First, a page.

Russia's 2011/2012 electoral cycle has been a stage in a process, not the resolution of the country's future course. The principal actors will have to adapt to new realities.
The Duma opposition parties are headed by politicians whose time is up. Neither Vladimir Zhirinovsky or Gennady Zyuganov would be remotely credible in a future presidential contest. Both their parties will have to reconsider what they are for, and who should lead them, if they are not to decline further.
United Russia has taken a hit. Vladimir Putin has deserted them. So have the voters, except where coerced. The next government will need them as voting fodder, and for their regional dominance, but the steam has gone out of them, even as a career weapon for the ambitious. Reinventing them or replacing them will be a tough ask for the Kremlin.
The 'non-systemic' opposition have had a splendid three months. Putin's hold over crucial parts of the Russian electorate, particularly in Moscow, has been broken. In the longer run, it may be as well that the protest movement, while covering most tendencies, has yet to generate a party structure or structures. The movement is too disparate to submit to disciplined leadership and Russia has, in any case, suffered too long from 'strong men'. Time is needed for the various elements opposing Putin to form longer term purposes and instruments. The problem for these groups is what to do now? Protesting about falsification and demanding Putin’s ouster will have a limited shelf life.
Putin's tasks are to make himself fully legitimate, and to decide how to deal with Russia’s social and economic problems. Both the Duma and the presidential elections were seen as fraudulent. The scale of the protests went beyond what Russia's rulers expected. Putin avoided campaigning as far as he could, preferring to rely on promises of future largesse and warnings that there would be chaos without him.
Russian political life will in principle become more public now, and – again in principle – more changeable. That will not suit the ruling elite. Putin's instinctive preference for the media to be subject to strict control has been confirmed over the past several months. Pressures on the more independent minded radio stations and print media will probably increase. The internet is less easy to control, and more liable to spread exaggerated ideas.
Putin's tolerance level will be closely monitored, along of course with his attitude towards independent political movements. He held no dialogue with the protestors before his reelection to the Presidency. Nor did he engage in debate with othercandidates, preferring a series of gnomic essays on where he thought Russia should head. His pronouncements on international relations were similarly declaratory, with hostility towards the West in general and the United States in particular featuring quite strongly – and going well beyond what might be put down simply to pre-electoral posturing.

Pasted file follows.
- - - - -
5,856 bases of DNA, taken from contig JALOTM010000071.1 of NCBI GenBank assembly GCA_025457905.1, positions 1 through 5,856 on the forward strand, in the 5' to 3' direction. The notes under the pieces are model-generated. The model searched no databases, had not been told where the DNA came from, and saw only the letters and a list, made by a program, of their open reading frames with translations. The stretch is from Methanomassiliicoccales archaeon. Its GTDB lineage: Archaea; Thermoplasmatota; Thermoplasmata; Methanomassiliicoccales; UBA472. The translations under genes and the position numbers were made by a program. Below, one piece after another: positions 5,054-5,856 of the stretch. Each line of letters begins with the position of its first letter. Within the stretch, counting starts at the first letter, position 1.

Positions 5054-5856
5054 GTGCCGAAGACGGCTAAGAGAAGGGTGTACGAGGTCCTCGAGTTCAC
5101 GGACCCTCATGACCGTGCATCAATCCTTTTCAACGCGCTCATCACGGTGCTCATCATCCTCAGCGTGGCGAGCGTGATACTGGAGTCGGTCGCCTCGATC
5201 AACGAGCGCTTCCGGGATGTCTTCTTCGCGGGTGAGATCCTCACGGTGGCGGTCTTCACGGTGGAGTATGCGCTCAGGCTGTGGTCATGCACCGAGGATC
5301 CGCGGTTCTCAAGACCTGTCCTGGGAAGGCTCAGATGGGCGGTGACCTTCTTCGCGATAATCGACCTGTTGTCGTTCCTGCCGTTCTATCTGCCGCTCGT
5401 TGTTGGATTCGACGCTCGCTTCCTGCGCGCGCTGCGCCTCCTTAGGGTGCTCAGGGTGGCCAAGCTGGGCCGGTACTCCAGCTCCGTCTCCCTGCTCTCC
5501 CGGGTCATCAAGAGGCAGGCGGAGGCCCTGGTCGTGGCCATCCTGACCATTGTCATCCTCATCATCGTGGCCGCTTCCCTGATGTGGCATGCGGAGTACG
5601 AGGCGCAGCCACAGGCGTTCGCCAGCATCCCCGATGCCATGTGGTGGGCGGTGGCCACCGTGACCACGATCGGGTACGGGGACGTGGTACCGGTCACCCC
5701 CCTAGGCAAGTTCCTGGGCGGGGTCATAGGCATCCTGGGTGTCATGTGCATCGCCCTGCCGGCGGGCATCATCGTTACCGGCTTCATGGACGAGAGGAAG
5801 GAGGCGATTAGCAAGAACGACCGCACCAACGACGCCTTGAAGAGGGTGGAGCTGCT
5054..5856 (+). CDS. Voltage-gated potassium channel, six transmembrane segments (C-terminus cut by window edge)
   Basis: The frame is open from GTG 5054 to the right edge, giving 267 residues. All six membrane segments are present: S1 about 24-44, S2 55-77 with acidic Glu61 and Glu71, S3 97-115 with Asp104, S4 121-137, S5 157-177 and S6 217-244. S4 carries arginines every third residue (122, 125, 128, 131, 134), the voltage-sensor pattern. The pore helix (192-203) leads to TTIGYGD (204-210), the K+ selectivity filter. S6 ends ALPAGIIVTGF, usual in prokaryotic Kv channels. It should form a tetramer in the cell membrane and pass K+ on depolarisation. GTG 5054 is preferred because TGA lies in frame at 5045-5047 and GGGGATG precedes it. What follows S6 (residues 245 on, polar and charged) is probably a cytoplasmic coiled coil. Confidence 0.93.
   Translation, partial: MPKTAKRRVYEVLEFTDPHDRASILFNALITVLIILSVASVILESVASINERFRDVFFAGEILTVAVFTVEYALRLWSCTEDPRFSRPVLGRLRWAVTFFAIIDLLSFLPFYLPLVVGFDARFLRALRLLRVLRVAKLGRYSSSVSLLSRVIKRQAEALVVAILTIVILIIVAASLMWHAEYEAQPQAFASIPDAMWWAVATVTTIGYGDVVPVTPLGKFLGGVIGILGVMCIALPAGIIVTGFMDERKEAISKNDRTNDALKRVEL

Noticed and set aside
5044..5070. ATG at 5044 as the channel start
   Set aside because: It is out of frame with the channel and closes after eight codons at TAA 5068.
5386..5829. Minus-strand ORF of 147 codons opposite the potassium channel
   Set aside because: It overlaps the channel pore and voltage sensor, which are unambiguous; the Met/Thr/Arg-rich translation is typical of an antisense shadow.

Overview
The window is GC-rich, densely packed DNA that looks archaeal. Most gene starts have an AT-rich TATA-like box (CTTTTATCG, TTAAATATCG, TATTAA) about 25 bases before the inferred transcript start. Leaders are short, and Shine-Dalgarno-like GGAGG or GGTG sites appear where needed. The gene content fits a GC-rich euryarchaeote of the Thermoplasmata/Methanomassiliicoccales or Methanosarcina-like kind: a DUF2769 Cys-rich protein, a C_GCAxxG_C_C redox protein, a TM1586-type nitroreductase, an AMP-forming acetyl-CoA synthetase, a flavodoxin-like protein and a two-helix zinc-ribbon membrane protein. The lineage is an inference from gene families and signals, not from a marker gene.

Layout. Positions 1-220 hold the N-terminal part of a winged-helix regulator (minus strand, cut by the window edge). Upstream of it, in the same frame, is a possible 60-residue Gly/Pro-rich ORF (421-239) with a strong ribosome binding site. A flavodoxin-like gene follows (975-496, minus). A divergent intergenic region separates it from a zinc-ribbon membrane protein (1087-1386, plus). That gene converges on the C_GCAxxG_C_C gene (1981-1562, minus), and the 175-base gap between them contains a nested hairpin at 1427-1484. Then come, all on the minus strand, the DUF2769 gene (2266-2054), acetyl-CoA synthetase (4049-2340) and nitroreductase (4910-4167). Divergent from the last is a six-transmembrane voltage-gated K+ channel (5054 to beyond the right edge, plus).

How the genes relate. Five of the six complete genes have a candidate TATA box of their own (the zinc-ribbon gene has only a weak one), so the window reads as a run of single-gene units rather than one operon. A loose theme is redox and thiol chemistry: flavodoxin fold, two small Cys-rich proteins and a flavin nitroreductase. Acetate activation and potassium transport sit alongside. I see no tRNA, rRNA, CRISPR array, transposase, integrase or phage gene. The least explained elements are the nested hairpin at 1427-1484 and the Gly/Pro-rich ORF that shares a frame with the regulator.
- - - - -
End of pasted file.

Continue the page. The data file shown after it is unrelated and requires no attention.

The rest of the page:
What to Expect
The proposition that a Putin.2 will emerge rests therefore more on the logic of hope than the evidence to date. The latter signals Putin.4, meaning more of the same in what will in effect be Putin's fourth term. Greater openness and accountability would be essential if Putin were to pursue a significant attempt to modernise the Russian economy. The risks of such an effort would be considerable, and there is no present compulsion for the next government in Moscow to do more than work around the issue. Nothing in what Putin said or wrote during the pre-electoral period suggested that he had major ambitions for structural reform. His promises of extra expenditure from an already committed budget were a hostage to fortune. And the Russian public has not been prepared for the stresses of structural change.
The next step will be for Putin to nominate a Prime Minister, and for a new government to be formed. It is unlikely that the 10 March opposition demonstration will do much to influence that. If it is large, it is likely to incline Putin more towards the bunker than towards conciliation. He may in any case be too late for weight to be given to any promises he shall give, for instance to attack corruption. What he says is no longer credited by a goodly slice of his domestic audience.
Putin Again: Implications for Russia and the West
Chatham House Report
Philip Hanson, James Nixey, Lilia Shevtsova and Andrew Wood, February 2012